These words were written as a prayer by King David, the renowned godly, worshipful and generally righteous leader of Israel. He saw Israel become prosperous and secure, as never before. Yet — perhaps because of His dogged devotion to God — he attracted some vicious opposition.
Good dispels evil, but it also attracts the attention of evil.
There is a prophetic picture in this psalm which is a remarkable fit with the circumstances of Jesus undergoing crucifixion. According to Mark and Matthew, His last words were the opening words — the context of today’s verse — which are: “My God, My God, why have You forsaken Me?”
What is happening in heaven can seem disconnected with what we are experiencing on earth. Prayers, even desperate ones, can appear to be unheard and unanswered.
But David, in our verse, puts “Do not stay far away!” together with what he believes and trusts: “You are my strength”.
When we cry out to God and nothing seems to happen, it is good to be reminded that this is normal!
The gospel accounts of healings and deliverances are very compressed accounts. They can read as more instant than they are. There is usually a time element in there. Sometimes Jesus asks His question again.
Sometimes He prays again. Sometimes the salvation occurs as the person starts to journey back. We don’t have a full picture of /how long/ Jesus was with the sufferer.
Faith is like a bungee rope which connects our appeal with receiving heaven’s response. For a time it just pulls out. You have jumped off Clifton Suspension Bridge in your harness and it feels like free fall, far too long in free fall! But this is normal. This is where faith is generated, and does its work. This is where the bungee takes up its tension.
Where are you, in your feeling of ‘plunge to disaster’ right now? Is it the terrifying weightlessness of free fall? Or are you starting to feel the restraining pull of heaven’s support? What matters is not wavering from our declaration: “God, You are my strength”. Especially when it really doesn’t feel like it.


For a prayer based on this verse, go to this page on

In a few words

Three white-hooded Cistercian monks from Mount. St Bernard, UK
Christian filmmaker Nick Hamer recently spent three years getting to know the monks of Mount St Bernard Monastery, Leicestershire, and learning about how they value quietness and listening and reflection — few words, not many. They also embarked on a bold plan to modernise and be self-sustaining. It’s a must-see film! Image credit: Nick Hamer,


In Him we have redemption through His blood, the forgiveness of sins, in accordance with the riches of God’s grace.  

Ephesians 1:7 NIV

A little more interpretative in the New Living Translation:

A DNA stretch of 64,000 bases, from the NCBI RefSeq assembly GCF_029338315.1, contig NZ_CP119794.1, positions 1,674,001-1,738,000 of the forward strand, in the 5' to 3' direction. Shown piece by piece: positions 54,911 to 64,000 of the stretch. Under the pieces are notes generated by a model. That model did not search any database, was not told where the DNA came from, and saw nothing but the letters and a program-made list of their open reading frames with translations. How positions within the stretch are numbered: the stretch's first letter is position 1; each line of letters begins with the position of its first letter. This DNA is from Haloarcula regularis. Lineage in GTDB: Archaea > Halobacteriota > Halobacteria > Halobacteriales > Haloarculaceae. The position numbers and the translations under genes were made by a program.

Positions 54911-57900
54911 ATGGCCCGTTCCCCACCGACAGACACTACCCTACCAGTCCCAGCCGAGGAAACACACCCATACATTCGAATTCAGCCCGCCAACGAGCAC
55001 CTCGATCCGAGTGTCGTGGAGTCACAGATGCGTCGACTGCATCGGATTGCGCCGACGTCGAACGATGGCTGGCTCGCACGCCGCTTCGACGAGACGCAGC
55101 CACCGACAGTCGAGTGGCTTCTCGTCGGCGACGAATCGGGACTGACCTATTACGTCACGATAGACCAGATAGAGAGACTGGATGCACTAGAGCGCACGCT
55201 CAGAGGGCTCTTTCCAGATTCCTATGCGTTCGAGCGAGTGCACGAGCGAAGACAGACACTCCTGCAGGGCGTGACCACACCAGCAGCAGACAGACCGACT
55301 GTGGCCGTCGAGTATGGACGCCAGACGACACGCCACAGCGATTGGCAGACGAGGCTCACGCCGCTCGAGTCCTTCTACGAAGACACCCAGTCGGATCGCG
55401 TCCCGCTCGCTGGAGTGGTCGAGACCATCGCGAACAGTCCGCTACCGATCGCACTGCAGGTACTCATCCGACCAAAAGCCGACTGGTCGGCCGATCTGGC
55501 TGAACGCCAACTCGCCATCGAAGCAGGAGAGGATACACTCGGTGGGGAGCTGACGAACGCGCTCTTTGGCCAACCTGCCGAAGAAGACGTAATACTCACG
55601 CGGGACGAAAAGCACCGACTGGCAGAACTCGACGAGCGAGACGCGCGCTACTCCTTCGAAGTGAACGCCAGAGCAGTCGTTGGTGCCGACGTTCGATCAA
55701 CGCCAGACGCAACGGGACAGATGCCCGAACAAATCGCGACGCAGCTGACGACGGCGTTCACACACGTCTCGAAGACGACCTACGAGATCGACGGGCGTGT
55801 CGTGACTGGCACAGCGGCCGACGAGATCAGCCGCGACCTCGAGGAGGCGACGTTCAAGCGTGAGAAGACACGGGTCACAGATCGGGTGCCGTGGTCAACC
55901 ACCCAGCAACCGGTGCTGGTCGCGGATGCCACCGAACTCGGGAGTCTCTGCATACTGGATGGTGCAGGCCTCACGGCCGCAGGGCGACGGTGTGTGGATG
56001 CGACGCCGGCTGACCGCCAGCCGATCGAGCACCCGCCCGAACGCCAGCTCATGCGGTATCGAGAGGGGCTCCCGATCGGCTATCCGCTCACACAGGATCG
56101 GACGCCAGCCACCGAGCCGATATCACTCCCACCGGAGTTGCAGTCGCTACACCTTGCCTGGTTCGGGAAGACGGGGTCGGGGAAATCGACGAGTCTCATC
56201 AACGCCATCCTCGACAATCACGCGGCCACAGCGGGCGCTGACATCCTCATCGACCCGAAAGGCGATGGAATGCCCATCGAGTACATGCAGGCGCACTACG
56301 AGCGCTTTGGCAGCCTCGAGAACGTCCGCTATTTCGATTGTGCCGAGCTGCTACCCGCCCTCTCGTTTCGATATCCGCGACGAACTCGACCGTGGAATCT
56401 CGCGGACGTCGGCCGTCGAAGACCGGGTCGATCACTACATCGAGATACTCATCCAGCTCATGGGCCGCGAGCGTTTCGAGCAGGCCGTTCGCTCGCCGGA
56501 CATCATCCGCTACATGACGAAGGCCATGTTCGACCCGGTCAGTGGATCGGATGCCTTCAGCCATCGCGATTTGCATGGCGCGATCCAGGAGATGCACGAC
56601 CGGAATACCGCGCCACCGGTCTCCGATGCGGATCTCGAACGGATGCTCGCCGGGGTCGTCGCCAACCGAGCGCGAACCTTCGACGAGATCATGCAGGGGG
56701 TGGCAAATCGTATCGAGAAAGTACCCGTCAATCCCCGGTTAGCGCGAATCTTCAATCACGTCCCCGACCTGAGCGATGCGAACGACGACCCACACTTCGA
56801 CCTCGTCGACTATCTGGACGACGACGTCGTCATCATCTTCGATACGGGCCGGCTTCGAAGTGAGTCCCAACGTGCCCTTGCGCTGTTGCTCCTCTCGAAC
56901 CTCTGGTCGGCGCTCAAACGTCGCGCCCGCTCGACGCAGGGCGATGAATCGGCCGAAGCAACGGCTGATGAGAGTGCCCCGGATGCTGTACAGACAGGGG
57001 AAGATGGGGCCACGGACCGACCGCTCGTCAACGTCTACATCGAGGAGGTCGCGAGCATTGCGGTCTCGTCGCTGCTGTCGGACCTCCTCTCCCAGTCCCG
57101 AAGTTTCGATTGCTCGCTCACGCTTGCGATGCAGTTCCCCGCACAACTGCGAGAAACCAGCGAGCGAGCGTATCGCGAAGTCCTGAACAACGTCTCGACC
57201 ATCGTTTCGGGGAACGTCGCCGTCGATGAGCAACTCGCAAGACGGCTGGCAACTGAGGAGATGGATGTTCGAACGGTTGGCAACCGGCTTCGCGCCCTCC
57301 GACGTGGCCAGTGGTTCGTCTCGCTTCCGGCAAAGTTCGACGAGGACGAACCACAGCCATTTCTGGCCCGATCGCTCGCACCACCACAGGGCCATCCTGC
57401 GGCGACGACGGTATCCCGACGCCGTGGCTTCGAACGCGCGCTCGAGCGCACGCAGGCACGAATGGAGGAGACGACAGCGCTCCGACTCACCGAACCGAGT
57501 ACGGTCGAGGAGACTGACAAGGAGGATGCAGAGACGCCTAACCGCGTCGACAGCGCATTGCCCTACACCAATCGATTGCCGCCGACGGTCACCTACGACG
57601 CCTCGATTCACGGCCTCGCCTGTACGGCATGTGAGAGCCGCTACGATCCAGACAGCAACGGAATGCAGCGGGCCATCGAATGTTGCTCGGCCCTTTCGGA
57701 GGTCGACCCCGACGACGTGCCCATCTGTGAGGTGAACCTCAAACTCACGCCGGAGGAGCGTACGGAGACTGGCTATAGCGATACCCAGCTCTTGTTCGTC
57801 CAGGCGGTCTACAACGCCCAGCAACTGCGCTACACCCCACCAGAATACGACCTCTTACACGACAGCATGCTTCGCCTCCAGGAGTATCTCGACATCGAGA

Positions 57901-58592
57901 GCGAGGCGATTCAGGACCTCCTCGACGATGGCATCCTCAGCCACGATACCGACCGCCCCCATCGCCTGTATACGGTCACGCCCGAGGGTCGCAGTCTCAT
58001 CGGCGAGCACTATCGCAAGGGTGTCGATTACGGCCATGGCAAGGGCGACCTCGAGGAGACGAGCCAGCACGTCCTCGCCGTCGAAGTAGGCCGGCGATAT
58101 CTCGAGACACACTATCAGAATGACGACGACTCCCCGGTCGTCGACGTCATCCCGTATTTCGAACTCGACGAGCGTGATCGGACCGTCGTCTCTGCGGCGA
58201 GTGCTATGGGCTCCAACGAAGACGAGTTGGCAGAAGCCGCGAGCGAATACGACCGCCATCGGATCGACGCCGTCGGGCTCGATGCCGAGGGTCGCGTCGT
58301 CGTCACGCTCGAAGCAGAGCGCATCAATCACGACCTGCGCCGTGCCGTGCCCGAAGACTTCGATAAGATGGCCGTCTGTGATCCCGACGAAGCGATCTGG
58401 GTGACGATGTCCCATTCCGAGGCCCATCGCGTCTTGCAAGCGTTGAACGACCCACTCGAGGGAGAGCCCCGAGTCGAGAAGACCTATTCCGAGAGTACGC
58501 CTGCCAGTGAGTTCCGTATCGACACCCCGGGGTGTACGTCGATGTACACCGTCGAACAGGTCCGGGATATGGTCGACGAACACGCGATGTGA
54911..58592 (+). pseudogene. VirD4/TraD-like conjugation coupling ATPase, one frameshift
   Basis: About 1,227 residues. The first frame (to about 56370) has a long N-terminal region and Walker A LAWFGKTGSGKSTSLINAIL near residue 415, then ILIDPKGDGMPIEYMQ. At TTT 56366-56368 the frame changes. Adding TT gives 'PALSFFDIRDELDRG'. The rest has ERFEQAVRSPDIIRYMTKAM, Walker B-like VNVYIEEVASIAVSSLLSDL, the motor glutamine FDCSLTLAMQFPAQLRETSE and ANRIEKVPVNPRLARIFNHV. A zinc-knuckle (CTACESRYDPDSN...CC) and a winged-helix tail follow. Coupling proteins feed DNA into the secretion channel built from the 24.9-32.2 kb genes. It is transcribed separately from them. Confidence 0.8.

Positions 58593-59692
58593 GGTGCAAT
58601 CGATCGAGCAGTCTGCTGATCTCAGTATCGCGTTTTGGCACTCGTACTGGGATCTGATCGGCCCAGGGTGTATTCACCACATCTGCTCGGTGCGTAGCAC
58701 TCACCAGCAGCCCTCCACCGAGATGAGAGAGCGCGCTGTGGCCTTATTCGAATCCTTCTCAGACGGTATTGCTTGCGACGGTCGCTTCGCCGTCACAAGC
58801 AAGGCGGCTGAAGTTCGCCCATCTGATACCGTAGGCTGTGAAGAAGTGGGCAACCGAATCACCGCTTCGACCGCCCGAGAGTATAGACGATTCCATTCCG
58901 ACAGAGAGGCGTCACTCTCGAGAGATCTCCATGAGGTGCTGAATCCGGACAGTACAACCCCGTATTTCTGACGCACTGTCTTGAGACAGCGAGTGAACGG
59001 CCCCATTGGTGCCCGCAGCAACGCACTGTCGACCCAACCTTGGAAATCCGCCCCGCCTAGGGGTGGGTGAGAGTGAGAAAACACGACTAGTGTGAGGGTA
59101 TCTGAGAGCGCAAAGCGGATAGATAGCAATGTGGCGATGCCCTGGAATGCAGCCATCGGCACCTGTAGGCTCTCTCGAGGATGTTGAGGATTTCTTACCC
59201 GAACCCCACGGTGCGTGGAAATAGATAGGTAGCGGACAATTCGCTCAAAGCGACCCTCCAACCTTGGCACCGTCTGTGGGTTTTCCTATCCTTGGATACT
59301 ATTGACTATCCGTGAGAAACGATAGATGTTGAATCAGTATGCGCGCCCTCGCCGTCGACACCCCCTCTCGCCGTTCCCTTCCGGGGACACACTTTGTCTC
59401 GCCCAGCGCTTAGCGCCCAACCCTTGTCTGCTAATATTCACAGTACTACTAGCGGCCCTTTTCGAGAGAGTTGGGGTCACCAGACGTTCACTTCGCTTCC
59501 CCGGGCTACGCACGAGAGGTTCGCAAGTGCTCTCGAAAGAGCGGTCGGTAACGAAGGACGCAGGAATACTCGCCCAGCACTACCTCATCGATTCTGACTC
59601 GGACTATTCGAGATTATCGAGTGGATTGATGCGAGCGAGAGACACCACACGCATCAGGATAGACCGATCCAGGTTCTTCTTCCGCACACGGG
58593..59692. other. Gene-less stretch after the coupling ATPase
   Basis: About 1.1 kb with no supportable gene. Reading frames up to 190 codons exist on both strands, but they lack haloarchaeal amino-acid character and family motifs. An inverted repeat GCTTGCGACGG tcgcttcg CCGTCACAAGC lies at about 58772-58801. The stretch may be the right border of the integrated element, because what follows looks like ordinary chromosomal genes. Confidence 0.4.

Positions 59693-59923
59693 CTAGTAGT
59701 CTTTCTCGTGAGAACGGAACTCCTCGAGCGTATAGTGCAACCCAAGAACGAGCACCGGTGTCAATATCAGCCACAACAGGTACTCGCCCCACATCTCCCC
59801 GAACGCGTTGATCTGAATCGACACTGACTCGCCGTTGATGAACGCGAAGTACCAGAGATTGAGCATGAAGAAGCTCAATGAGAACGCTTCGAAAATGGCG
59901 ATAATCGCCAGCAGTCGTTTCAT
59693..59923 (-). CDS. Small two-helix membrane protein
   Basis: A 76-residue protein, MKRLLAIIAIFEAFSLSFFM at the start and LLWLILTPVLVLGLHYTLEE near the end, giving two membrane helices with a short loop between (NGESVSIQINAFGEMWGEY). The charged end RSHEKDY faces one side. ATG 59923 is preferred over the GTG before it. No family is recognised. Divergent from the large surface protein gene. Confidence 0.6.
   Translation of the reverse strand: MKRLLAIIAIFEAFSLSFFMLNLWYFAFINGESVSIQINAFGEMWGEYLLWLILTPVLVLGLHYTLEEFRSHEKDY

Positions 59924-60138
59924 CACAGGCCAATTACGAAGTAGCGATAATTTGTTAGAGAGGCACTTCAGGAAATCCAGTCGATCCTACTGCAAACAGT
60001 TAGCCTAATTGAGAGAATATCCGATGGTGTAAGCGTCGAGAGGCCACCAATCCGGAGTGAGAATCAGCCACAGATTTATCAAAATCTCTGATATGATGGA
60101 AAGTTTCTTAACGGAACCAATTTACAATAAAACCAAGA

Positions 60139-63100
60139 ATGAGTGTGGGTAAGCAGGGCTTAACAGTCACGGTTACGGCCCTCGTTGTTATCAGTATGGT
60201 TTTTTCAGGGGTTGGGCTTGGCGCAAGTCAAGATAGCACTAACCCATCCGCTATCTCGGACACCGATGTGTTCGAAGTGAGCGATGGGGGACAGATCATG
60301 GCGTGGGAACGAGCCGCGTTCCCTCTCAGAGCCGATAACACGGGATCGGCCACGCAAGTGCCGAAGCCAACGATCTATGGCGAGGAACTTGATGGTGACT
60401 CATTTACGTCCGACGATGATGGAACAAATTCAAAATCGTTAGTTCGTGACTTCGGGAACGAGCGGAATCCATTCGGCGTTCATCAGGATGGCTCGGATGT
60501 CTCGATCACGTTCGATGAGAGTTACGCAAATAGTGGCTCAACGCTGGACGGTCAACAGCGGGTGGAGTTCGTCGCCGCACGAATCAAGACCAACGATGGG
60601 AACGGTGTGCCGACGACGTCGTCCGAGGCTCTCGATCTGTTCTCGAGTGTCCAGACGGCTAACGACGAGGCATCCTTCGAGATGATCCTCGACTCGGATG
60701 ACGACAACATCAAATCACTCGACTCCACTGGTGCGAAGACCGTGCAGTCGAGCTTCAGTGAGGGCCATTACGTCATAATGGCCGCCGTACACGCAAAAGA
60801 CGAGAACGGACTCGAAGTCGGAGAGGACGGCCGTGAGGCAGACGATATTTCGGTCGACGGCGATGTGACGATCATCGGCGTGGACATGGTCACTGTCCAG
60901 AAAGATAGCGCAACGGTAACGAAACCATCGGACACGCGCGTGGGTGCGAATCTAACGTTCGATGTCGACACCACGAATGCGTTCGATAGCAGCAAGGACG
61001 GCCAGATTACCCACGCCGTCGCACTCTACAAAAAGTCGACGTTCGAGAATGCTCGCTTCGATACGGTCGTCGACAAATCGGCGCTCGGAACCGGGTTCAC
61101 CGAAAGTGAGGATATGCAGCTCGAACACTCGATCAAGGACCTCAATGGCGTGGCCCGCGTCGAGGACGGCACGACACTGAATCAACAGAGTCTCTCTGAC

He is so rich in kindness and grace that He purchased our freedom with the blood of His Son and forgave our sins.  

Ephesians 1:7 NLT

Good News

There’s one act of the heart for us — to believe — and four things that happen without us doing anything more. The grace of God forgives us and puts our lives right and gives us new life and new identity — because of what Jesus has done on our behalf.


A recently-released film, Outside the City, by Christian filmmaker Nick Hamer, explored the life of Britain’s only Cistercian Trappist monastery at Mount St Bernard, Leicestershire over a three-year period. During this time they invested in modern brewery equipment and began to brew their own niche brand of bottled ale. By contrast with this specialised activity, the rule of life they follow values quietness and reflection. There was a scene in the refectory where instead of conversation the Abbott is reading from the Rule of Benedict, and we hear (approximate quote): “Be sparing with your words… for if your words are many, their emptiness is great.”

Churchgoing in the UK is in sharp decline, in the traditional denominations at least, and one thing often cited is the association of worship services with unwarranted wordiness. We may fall into the trap of too many words and too little meaning, but Paul didn’t. In this one verse and about 20 words he sets out five massive foundations of Christian faith:

  • Being joined to Christ — our new life “in Him”
  • Redemption — the NLT puts this plainly as “He purchased our freedom”. If someone else paid the fine for a prisoner’s offence, or purchased the freedom of a slave from the owner, that person was described as having been redeemed.
  • Through His blood — the OT principle was clear, that without the shedding of blood there could be no forgiveness. The worship of God through priests offering sacrifices foreshadowed the one, final and conclusive sacrifice made by Jesus Christ in the Cross for our sins, past, present and future. His blood remedies our sin and makes the personal relationship with God possible, no priests required.